Pfizer cancer drug hits BioPlus’ shelves
ALTAMONTE SPRINGS, Fla. — A specialty pharmacy provider has begun selling a drug made by Pfizer for treating kidney cancer.
The company announced that it had launched Inlyta (axitinib), which the Food and Drug Administration approved last month for treating renal cell carcinoma in patients with advanced disease for whom first-line systemic therapy has failed. According to the American Cancer Society, 60,000 people in the United States are diagnosed with the disease each year, and 13,000 die.
"BioPlus has extensive expertise in launching cancer therapy medications, and we are thrilled to be in the select group with access to this limited drug that offers hope to patients with RCC," BioPlus director of pharmaceutical contracting Sharon Ferrer said.
Pfizer granted another specialty provider, Phoenix-based The Apothecary Shops, distribution rights for Inlyta earlier this month.
Fougera names SVP commercial operations
MELVILLE, N.Y. — Fougera Pharmaceuticals has promoted Walt Kaczmarek to serve as the company’s SVP commercial operations, the drug maker announced.
Kaczmarek, who joined the company in 2004, has been managing national accounts for Fougera’s three marketing divisions, including Fougera, PharmaDerm, and Savage Labs, for the past eight years. He recently began managing accounts for the managed care markets of Fougera’s branded division PharmaDerm, Fougera said.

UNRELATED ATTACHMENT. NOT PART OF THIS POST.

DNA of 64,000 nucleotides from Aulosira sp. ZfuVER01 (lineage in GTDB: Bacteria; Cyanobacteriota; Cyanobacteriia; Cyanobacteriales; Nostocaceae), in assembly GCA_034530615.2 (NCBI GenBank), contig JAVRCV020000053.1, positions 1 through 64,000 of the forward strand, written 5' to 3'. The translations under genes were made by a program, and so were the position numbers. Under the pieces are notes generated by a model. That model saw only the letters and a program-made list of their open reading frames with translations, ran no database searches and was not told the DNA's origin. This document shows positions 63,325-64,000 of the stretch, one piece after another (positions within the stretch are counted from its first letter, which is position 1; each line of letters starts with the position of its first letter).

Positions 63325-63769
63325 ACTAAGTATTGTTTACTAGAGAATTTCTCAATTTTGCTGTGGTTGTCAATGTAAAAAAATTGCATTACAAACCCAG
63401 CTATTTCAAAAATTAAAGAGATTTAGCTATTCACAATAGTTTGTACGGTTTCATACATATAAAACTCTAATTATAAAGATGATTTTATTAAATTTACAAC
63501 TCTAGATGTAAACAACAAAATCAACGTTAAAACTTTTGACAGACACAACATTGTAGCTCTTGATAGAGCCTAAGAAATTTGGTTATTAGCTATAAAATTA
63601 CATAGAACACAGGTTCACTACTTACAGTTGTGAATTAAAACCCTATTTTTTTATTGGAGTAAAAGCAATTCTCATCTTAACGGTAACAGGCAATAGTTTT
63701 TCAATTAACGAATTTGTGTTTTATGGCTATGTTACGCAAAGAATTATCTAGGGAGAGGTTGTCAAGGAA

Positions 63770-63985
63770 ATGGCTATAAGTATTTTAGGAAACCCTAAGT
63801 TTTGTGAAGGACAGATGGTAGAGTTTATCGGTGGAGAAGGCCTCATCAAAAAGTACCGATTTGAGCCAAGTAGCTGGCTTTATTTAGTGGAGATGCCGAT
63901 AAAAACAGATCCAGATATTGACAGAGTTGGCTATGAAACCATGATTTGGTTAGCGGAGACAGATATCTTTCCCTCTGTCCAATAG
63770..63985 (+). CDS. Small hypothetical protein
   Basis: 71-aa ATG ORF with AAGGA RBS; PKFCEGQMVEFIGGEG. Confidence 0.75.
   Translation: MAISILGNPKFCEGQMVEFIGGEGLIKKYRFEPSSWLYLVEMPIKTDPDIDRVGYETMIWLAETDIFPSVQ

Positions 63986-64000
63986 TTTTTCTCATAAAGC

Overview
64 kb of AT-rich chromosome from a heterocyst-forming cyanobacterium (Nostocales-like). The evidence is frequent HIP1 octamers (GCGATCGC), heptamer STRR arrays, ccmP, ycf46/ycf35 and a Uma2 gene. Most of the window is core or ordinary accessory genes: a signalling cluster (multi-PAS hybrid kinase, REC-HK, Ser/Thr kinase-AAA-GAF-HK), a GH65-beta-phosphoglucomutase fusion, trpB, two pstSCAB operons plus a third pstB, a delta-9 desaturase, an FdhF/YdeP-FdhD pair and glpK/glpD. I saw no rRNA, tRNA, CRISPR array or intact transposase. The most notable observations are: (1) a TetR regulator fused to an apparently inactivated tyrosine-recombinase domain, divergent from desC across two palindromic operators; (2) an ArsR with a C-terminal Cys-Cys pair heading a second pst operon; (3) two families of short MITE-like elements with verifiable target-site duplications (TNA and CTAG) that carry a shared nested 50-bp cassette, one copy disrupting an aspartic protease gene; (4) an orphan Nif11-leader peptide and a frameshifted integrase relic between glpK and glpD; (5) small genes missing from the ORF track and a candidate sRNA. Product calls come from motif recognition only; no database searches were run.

”Walt has been an integral part of the steady growth of Fougera Pharmaceuticals,” said David Klaum, SVP, general manager at Fougera. “Walt has demonstrated his dedication to this company and its customers, and I am confident that he’ll continue to play a key role in our pursuit of increased business opportunities.”
More diagnoses to drive celiac disease market growth through decade
LONDON — The global market for celiac disease is expected to grow substantially over the decade as more people are diagnosed with the condition, according to a new report.
The report, by British market research firm GlobalData, found that the global celiac disease therapeutics market would be worth more than $512 million by 2017 and $664.4 million by 2019.
The firm noted that while people with celiac disease can treat it with a gluten-free diet, such diets are relatively expensive, limit nutritional variety and often restrict social activities, thus creating a significant unmet need for nondietary therapies.
The current drug pipeline is weak, the firm said, with no drugs in phase-3 clinical trials and only two in phase-2 trials that may not enter the market until later in the decade.